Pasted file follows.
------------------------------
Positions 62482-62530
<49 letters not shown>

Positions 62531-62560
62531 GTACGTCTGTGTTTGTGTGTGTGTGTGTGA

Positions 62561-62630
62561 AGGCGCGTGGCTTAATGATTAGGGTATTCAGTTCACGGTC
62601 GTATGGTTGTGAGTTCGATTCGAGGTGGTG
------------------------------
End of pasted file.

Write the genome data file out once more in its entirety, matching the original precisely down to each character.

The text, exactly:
Positions 62482-62530
<49 letters not shown>

Positions 62531-62560
62531 GTACGTCTGTGTTTGTGTGTGTGTGTGTGA

Positions 62561-62630
62561 AGGCGCGTGGCTTAATGATTAGGGTATTCAGTTCACGGTC
62601 GTATGGTTGTGAGTTCGATTCGAGGTGGTG